The 16-for-12 playoff for the final match-play spots will take place at 7:30 a.m. EDT at Charlotte Country Club’s 10th hole. If necessary, the playoff will continue on Nos. 16, 17 and 18. The Round of 64 begins at 9 a.m, from the first tee. Match play continues through Thursday’s 36-hole championship match.

FS1 will broadcast the semifinals and afternoon 18 of the championship match on Wednesday and Thursday from 4-6 p.m.

Admission is free.

- The cut for match play came at 5-over 147.
- Defending champion Matt Parziale, of Brockton, Mass., recovered from his first-round 76 at Carolina Golf Club with a 3-under 68 at Charlotte C.C. to qualify for match play. He is one of three USGA champions to qualify, joining reigning U.S. Senior Amateur champion Jeff Wilson, of Fairfield, Calif., and Stewart Hagestad.
- Benjamin Day, of New Haven, Conn., carded a 74 at Charlotte Country Club on Sunday, the same course where his father, Edward, competed in the U.S. Amateur 46 years ago. Edward missed the 36-hole cut in the final year the championship was conducted at 72 holes of stroke play. Day also failed to qualify by one stroke.
- Danny Evelyn, of Charlotte, N.C., matched the low round of the championship with a 4-under 67 at Charlotte C.C. to easily qualify for match play at 1-under 141 His brother, Matt, however, failed to advance with a 36-hole total of 154. The Evelyn brothers both attended Cardinal Newman High in West Palm Beach, Fla., the same school that produced two-time U.S. Open champion Brooks Koepka. Danny played junior golf against Brooks in south Florida.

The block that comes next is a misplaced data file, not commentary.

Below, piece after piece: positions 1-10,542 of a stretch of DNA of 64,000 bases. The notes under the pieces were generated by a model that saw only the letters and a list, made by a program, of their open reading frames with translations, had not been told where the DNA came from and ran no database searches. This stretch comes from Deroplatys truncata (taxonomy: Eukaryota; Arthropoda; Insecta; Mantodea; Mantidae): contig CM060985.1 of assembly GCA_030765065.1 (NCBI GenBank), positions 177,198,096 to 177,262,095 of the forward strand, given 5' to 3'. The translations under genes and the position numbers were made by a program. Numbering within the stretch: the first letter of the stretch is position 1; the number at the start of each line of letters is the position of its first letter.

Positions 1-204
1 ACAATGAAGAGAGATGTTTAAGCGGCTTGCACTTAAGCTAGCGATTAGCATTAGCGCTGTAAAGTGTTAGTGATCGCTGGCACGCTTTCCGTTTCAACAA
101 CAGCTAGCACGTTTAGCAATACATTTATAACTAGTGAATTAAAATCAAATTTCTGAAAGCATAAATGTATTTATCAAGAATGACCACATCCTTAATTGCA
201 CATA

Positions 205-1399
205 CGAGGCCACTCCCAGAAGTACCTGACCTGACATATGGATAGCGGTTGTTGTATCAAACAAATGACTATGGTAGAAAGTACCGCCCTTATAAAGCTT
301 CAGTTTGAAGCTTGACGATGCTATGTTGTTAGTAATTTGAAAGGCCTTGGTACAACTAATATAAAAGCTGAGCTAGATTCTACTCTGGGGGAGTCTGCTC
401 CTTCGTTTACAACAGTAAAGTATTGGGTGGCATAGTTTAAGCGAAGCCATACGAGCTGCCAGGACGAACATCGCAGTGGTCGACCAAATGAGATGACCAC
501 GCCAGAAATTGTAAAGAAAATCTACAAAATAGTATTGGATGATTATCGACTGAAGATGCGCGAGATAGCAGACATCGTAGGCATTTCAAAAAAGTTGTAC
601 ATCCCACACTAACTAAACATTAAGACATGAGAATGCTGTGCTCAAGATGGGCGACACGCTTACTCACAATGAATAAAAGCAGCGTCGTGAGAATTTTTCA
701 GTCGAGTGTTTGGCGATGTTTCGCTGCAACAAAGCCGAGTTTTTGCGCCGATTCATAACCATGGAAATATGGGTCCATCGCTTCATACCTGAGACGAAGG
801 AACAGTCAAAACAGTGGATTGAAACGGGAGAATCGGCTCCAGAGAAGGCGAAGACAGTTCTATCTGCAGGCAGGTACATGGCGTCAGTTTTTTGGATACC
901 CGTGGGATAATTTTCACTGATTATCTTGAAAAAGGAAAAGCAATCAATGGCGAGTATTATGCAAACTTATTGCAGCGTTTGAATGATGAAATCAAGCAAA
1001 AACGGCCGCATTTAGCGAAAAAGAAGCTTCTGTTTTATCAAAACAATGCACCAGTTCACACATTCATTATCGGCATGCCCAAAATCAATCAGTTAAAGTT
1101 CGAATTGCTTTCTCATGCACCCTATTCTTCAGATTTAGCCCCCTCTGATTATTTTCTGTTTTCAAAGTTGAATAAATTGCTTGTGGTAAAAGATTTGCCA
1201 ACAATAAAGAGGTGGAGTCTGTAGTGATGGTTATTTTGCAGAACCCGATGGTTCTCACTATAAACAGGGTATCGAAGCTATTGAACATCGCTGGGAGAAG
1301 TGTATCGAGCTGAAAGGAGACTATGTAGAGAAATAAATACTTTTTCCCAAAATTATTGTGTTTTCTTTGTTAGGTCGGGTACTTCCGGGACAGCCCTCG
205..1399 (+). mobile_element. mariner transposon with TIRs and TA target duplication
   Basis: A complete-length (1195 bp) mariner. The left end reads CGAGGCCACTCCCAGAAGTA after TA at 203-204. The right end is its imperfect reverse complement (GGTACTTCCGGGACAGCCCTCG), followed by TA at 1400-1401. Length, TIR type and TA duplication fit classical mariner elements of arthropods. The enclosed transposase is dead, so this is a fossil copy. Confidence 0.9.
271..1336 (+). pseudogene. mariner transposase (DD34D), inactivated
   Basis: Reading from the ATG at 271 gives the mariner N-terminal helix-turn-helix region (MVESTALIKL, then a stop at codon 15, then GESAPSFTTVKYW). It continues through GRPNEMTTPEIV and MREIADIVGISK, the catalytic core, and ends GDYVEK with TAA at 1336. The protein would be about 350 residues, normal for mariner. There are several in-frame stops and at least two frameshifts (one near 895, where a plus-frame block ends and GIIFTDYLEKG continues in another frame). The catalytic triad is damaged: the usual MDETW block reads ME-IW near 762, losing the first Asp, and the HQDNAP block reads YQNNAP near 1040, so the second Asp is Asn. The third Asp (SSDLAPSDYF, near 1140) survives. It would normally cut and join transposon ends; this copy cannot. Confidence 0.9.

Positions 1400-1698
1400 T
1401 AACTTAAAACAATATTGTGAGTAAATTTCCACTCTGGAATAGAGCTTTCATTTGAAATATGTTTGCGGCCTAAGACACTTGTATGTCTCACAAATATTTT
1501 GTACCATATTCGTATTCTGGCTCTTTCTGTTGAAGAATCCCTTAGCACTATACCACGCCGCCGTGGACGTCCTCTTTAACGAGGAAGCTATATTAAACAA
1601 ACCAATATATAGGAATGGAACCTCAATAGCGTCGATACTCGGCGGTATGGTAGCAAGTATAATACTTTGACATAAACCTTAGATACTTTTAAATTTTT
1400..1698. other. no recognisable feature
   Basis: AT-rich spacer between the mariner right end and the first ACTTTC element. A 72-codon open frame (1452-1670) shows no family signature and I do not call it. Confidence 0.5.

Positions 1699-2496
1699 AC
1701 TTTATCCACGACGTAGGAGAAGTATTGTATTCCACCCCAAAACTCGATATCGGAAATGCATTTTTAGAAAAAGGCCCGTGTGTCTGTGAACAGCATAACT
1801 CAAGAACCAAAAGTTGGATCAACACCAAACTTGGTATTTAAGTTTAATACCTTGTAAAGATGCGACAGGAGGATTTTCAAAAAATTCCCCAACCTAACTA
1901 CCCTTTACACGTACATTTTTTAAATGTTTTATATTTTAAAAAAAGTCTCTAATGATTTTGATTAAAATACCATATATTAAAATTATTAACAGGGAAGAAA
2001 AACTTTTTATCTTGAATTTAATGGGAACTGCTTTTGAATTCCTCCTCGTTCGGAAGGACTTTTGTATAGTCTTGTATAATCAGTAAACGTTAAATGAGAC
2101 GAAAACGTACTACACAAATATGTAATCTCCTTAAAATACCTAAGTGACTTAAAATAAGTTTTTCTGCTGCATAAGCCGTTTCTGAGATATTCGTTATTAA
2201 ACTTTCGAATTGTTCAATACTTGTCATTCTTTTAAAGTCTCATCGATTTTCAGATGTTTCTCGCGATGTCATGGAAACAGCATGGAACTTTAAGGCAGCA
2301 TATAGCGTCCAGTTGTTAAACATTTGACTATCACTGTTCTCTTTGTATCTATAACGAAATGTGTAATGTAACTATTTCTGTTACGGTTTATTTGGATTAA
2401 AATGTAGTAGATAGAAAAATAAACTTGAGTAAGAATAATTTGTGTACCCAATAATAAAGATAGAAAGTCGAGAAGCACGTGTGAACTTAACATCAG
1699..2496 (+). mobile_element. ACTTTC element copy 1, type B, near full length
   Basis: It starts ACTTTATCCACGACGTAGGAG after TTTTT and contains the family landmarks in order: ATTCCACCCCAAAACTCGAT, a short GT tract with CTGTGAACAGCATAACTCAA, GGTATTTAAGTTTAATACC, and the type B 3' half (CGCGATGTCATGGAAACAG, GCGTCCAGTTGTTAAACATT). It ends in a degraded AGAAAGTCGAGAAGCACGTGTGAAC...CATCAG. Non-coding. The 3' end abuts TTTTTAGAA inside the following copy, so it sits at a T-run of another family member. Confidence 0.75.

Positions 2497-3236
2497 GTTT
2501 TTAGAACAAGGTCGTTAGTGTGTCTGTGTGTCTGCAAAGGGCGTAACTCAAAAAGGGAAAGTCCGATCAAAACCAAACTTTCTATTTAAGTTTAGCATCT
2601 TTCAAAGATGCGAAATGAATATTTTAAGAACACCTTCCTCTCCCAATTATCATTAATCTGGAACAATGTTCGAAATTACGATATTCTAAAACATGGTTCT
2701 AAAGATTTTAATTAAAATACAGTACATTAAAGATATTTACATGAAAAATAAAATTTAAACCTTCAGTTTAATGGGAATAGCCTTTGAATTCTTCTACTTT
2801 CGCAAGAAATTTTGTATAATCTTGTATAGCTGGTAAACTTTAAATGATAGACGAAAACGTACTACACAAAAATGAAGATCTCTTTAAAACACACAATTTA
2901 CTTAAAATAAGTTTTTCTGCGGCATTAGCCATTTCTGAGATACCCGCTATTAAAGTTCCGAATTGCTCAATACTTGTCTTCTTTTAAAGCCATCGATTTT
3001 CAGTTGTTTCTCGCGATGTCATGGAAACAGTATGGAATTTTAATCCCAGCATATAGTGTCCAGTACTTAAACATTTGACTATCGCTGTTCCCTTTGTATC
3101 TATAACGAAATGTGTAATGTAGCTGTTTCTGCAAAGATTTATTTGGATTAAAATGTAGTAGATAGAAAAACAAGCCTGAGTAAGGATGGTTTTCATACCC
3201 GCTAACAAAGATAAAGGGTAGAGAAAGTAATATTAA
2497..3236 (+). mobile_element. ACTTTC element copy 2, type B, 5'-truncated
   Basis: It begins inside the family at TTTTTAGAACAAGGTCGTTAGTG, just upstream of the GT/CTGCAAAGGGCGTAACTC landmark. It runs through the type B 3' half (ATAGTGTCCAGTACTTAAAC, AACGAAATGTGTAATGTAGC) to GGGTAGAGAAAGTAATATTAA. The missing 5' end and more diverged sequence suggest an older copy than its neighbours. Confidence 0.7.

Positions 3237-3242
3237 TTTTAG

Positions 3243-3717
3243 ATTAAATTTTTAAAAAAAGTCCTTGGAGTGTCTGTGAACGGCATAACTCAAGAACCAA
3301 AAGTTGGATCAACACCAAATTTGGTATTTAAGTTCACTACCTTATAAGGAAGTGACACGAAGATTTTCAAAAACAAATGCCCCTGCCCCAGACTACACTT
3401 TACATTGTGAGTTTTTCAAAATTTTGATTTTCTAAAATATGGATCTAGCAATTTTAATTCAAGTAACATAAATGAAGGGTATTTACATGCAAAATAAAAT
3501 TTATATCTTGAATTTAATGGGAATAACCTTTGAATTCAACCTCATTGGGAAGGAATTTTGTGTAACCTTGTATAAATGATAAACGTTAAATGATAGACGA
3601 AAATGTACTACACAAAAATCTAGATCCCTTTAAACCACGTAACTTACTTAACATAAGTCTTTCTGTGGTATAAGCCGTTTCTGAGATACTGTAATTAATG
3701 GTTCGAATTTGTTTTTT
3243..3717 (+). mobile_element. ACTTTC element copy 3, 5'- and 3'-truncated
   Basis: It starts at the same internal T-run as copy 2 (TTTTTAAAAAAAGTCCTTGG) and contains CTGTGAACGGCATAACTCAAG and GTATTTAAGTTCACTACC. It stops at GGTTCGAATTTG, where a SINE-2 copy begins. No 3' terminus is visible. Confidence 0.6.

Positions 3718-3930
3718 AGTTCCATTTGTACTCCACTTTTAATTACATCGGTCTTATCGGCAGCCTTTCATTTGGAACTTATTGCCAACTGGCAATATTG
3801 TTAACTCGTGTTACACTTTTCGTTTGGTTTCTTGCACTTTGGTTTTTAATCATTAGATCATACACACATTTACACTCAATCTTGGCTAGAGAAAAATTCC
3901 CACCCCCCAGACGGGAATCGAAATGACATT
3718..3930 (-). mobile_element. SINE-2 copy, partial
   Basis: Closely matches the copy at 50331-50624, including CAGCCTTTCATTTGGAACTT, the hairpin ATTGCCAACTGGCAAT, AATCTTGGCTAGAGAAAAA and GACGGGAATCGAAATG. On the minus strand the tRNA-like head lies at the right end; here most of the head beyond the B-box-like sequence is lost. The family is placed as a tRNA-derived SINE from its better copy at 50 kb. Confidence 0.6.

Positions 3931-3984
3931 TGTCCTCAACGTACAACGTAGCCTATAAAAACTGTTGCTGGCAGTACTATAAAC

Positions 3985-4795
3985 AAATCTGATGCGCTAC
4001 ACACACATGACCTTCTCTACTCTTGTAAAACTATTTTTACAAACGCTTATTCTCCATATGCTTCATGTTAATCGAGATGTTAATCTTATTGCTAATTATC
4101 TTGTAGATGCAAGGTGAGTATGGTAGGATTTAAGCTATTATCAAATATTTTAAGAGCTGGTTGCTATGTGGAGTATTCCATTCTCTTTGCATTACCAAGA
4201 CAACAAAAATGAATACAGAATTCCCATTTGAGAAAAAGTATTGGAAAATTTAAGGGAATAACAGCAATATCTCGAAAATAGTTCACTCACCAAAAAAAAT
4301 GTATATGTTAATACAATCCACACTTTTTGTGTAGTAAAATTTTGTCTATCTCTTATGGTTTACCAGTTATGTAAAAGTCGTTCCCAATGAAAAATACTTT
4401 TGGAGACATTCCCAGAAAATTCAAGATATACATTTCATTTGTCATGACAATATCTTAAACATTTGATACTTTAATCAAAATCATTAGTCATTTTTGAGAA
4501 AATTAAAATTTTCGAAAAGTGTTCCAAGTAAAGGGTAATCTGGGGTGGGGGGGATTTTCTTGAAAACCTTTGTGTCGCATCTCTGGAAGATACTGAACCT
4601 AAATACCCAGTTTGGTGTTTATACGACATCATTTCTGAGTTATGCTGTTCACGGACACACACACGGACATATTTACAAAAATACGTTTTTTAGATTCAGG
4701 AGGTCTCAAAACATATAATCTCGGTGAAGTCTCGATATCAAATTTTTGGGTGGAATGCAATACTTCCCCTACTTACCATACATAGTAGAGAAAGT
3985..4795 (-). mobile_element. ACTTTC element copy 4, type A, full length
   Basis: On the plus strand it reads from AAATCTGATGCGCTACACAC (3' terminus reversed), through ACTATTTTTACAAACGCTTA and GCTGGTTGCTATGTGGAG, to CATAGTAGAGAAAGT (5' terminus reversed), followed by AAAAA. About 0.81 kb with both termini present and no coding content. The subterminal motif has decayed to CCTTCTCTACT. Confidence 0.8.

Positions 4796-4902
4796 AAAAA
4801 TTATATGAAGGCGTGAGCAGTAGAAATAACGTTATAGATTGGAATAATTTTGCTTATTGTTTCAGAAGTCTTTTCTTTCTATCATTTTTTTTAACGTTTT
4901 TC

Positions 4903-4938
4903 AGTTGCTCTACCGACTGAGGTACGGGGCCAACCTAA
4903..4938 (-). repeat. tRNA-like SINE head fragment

- Steve Wilson, competing in the final year of his 10-year exemption for winning the 2008 title, was disqualified (Rule 6-3a) for failing to show up for his 8:47 a.m. starting time at Carolina Golf Club. He opened with an 82 at Charlotte C.C.
- Four-time champion Nathan Smith headlined the group of past USGA champions to miss the cut. He joined Scott Harvey, Michael McCoy, Sammy Schmitz, Dave Ryan, Randal Lewis and Sean Knapp to miss the cut.
- Last year’s runner-up Josh Nichols, of Apex, N.C., also failed to qualify along with 2014 runner-up Brad Nurski.

Todd Mitchell, of Bloomington, Ill. (70-69—139) on Charlotte Country Club as a match-play venue:
“I really like Charlotte Country Club; it sets up well for me. I like playing match play, so I am looking for a long week.”

Bradford Tilley, of Easton, Conn., (67-72—139) on his mindset for match play:
“I love the way I’m playing. I played an incredible round [at Charlotte Country Club] yesterday. I was not on top of it as much today, didn’t really strike it quite as well. I also played a little bit differently today. The pins were tucked, I knew the scores were higher here. I tried to keep it in front of me. Not take too many risks. I took one early on my first bogey. From there on, I tried to play steady, leave myself to the fat parts of the greens and make pars. I was happy to get that done.”

Tilley on the differences between the two stroke-play courses: